In the world of both nature conservation and historic preservation mitigation has become a hot concept. This is the idea – if a proposed project might have an adverse impact on natural or cultural resources then a series of options should be considered. The first and foremost is always to avoid impacts on a significant resource. The second, if not all impact can be avoided, is to work to minimize such impacts. Finally, if resources will be effected and these impacts cannot be avoided then they should be offset by some kind of ‘compensatory mitigation”. This sometimes can be accomplished by taking special measures at the site of the actual impact. However, increasingly mitigation is being structured in a more complex ways including off-site mitigation in another location or mitigation banks in-lieu of onsite mitigation. A growing trend is to fund regional remediation and/or land conservation using these mitigation strategies.
While on site and even off site mitigation is not new, today it is the scale of the projects being considered that is different. A vast web of energy projects – pipelines, transmission corridors, wind farms and solar arrays – is being planned to criss-cross the country. For conservation and preservation interests there is general agreement that mitigation for these projects needs to be addressed at the landscape level. However, this brings a host of new challenges.
A recent gathering of the Chesapeake Conservation Partnership highlighted some of them.
- Do we even know what is important? Documenting what resources will be impacted is essential. Big data mapping such as Landscope Chesapeake has been making rapid progress, but it also has shown some glaring holes in our information gathering. Without good information, it is hard to make a case for protection or mitigation and it is difficult to set priorities.
- What about cultural landscapes? All the partners agreed that although many historic landmarks and districts have been identified, remarkably little is known about rural and cultural landscapes. These resources are also intertwined with the concept of scenery, which is not even addressed in most land planning and mapping programs. Finally, in a densely and long populated region like the Chesapeake Watershed, there are real questions of who gets to decide what is cultural significant.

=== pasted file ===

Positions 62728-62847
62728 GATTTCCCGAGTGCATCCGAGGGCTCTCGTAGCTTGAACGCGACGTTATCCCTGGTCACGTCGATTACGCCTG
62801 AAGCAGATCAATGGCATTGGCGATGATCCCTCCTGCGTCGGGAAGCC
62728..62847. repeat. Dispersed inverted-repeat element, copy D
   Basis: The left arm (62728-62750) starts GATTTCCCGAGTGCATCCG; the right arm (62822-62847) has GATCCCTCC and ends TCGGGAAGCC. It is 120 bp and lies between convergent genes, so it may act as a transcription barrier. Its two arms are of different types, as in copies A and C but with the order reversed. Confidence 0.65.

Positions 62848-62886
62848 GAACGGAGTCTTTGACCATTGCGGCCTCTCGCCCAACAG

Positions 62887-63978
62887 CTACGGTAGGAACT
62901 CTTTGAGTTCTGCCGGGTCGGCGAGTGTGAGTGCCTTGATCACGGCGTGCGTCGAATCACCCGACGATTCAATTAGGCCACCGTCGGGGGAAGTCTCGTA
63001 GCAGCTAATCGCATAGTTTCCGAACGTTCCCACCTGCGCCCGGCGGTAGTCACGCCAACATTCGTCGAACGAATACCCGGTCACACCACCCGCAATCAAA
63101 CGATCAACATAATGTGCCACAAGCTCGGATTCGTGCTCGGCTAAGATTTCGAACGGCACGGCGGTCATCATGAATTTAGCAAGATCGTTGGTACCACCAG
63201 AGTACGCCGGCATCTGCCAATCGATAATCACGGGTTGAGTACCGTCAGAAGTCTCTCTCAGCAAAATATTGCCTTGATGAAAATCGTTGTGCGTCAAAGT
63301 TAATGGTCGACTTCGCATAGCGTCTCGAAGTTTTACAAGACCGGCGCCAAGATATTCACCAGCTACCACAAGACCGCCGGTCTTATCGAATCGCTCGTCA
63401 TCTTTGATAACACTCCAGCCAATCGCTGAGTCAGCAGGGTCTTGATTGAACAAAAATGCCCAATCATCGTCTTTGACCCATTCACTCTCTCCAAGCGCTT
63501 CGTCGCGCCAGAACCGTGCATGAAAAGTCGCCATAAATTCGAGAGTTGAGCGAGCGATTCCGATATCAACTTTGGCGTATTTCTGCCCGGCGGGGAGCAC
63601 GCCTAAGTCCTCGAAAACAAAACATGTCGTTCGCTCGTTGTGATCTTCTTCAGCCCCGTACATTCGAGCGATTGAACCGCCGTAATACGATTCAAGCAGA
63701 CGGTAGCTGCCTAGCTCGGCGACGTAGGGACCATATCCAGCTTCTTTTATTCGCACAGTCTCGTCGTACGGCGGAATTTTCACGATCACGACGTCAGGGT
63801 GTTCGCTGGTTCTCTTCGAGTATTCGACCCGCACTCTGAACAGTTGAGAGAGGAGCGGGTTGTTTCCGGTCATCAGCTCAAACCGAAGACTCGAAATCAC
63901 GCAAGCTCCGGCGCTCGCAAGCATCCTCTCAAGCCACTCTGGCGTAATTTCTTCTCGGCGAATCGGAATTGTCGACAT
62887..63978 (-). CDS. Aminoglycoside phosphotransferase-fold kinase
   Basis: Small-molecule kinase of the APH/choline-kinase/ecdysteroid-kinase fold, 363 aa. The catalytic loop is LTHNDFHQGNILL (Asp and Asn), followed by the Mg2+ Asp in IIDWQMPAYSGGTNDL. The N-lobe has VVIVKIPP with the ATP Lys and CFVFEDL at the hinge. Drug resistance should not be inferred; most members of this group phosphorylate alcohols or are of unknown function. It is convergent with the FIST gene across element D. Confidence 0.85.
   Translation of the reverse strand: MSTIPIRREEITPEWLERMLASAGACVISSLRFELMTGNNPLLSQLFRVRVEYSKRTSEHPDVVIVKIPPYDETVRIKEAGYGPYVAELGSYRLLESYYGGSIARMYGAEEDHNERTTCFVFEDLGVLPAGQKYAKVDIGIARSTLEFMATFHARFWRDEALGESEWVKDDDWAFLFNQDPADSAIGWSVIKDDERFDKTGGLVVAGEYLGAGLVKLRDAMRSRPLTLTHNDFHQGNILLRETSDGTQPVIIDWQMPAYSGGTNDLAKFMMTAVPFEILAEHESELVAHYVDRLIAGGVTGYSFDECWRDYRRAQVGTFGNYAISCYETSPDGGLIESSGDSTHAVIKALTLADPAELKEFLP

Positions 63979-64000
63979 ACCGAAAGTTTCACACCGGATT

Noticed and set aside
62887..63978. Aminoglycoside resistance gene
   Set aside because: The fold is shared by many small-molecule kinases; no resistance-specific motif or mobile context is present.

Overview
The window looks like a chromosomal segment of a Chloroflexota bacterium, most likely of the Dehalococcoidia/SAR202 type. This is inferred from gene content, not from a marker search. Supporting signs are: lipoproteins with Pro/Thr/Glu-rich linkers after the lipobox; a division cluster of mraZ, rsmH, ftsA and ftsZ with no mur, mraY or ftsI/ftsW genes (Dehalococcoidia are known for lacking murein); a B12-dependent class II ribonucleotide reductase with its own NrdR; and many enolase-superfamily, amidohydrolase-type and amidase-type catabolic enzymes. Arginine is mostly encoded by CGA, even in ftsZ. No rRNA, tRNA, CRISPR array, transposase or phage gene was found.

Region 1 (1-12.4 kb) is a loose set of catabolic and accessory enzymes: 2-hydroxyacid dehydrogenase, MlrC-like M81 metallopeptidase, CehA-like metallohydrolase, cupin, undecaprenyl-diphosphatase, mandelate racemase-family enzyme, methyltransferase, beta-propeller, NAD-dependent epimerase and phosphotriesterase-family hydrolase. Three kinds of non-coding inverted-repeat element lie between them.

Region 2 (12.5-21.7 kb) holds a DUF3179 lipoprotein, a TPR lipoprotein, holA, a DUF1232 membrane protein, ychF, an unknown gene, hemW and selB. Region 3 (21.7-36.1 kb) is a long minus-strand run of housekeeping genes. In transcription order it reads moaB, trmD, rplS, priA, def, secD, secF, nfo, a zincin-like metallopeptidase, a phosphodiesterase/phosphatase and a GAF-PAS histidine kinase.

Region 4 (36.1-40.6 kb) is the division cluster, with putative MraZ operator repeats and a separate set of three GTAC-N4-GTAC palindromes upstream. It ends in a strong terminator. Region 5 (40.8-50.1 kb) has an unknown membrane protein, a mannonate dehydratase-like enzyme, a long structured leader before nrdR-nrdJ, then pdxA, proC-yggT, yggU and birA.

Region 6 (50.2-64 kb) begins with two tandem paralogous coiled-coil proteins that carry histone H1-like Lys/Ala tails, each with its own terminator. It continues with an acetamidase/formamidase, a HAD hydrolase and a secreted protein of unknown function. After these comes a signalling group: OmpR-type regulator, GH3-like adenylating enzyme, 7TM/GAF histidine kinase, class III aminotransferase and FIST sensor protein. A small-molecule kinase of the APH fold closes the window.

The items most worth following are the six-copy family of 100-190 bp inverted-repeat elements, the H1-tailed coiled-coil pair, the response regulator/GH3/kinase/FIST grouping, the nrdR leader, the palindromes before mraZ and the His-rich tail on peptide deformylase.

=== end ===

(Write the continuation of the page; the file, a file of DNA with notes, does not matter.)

- How can we assign a value for mitigation purposes? New methodologies will need to be developed to assess both monetary or comparable resource values of impacted areas. For example can the impact a natural resource like a wetland in one place be mitigated by the protection of another property with similar characteristics? This concept is still being tested for nature conservation and has hardly ever been applied to historic, cultural or scenic resources.
- How could such a program be administered on a landscape basis? Trying to answer this question is one of the goals of the Chesapeake Conservation Partnership A regional coalition of over 50 diverse organizations engaged in land conservation and related initiatives in the Chesapeake watershed. The partnership has the right players at the table federal and state agencies, local governments, Native American Tribes, and non-profit organizations to start tackling issues of documentation, setting priorities, and ensuring cultural resources get a fair shake. In addition the partnership can speak from a common perspective on what resources need to be conserved and how to expand the financial wherewithal to do so.
This work is still in its early days although the partnership recognizes that they are playing catch up with so many infrastructure projects on the drawing board. But one thing is clear, without a landscape scale perspective, it could not even be imagined.
Many thanks to Chris Miller, President of the Piedmont Environmental Council, Jonathan Doherty, Assistant Superintendent at NPS Chesapeake Bay, Kate Baker, Chesapeake Conservation Partnership Coordinator, Russ Baxter, Virginia Deputy Secretary of Natural Resources, Nikki Rovner, Virginia Associate State Director at The Nature Conservancy, and Joel Dunn, President & CEO of the Chesapeake Conservancy, their hard work provided much of the backbone of this article.